Curator in Residence
a) Completed application form
b) Short bio (150 words maximum)
c) Minimum 2 writing samples completed within the past 5 years
d) Letter of intent (what you plan to do)
e) CV

All applications will be received through our ONLINE PORTAL. The 2018 deadline has passed.

Jury Process
Applications will be juried by a panel of representatives from the partnering institutions


FAQ for Visual Artists

What will I need to bring?
Artists will need to bring all materials and items they require to work independently for three weeks

What are the working hours? What are the studio hours?
Artists must spend 20+ hours/week working in their studios. Hours of studio access are from 10am-7pm

Are artists required to engage with the community?
Yes. Artists are required to engage with the community their three week residency. This will take place in the form of one open studio in which the public can visit with the artist and one artist talk during Culture Days on either the 28 or 29 of September

What will happen to the work that is created during the residency?
Artists are expected to have work which has been created during the residency ready for exhibition in early September. One image from each artist will be retained for future promotional purposes

How are the visual art residents supposed to interact with the curator?
Artists are expected to work with the curator on the development of a curatorial direction for the exhibition. At minimum, the visual art residents should expect one visit per week from the emerging curator

How will the visual arts residents interact with each other?
Artists are expected to meet with each other a minimum of 3 times throughout the duration of the residency. Due to the close proximity of all of the residents there will be many opportunities to interact and have discussions

When is the exhibition and what is expected of the artists?
Artists are expected to be present at the opening of the group show at Arts Underground on September 7 from 4pm-7:30pm and be prepared to say a few words about their experience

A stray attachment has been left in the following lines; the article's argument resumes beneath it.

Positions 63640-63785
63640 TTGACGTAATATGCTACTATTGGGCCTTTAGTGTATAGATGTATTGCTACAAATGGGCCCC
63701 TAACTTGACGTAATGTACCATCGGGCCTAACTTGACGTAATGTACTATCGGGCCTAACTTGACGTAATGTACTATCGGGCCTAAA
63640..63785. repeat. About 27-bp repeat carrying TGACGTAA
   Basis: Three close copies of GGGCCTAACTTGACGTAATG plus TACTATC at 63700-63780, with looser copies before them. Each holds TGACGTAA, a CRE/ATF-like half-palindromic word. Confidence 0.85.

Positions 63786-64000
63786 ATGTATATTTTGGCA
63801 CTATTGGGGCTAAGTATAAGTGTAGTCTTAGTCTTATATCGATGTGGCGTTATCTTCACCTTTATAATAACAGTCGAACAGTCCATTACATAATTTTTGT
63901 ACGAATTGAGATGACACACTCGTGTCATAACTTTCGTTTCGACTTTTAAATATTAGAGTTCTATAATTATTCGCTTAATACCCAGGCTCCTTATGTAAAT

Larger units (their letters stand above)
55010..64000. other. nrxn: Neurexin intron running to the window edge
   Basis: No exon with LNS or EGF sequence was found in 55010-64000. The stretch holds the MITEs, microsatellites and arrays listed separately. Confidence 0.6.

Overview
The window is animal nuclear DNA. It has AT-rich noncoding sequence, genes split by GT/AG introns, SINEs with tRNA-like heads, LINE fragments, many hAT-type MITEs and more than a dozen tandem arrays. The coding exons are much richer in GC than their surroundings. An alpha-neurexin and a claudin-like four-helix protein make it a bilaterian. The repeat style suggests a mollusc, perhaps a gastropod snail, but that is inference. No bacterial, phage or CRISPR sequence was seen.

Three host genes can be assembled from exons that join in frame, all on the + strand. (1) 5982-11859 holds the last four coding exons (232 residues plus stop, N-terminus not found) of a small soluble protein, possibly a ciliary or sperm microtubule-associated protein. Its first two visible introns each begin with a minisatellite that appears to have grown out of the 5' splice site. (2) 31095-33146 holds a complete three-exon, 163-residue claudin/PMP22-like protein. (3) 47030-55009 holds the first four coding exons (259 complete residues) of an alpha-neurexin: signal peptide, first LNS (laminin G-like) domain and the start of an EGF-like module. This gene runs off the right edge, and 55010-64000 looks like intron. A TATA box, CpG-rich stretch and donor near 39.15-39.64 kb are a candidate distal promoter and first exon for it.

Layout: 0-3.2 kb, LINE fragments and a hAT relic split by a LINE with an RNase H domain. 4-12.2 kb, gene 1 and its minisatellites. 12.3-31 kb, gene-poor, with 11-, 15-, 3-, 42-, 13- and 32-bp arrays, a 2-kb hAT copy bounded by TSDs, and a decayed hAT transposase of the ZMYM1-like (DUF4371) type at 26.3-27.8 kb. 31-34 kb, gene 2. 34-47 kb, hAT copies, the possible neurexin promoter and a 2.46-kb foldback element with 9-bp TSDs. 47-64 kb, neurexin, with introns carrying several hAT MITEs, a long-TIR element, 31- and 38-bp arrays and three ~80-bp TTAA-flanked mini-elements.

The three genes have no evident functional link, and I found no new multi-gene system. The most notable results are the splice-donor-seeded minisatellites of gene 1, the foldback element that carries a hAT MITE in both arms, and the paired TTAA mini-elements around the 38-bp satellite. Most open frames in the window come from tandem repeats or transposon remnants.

FAQ for Emerging Curator

Who can apply?
This residency is open to Yukoners who have some experience in curating and are looking to expand their skills

What are the working hours?
The emerging curator is expected to work a minimum of 10 hours/week over three weeks. No formal office is provided but a laptop and wi-fi is available at Arts Underground

How will the emerging curator engage with the visual artists?
The curator is expected to meet with all three artists a minimum of once per week over three weeks to develop curatorial direction for a collaborative show at Arts Underground in September

What are the expectations of the curator in residence?
1) Exhibition catalogue: Creation of a curatorial essay for publication investigating the theoretical basis for the exhibition and the experience of working with the artists. To be completed and submitted by August 25, 2018
2) Exhibition: work with the Arts Underground preparator to install the show on September 4 and 5. The curator should be prepared to say a few words about their experience at the opening reception
3) Community Engagement: The curator is expected to give a short talk for Culture Days in Whitehorse on the 28 or 29 of September


Questions? Please contact us at:
15-305 Main Street
Whitehorse, YT
Y1A 2B4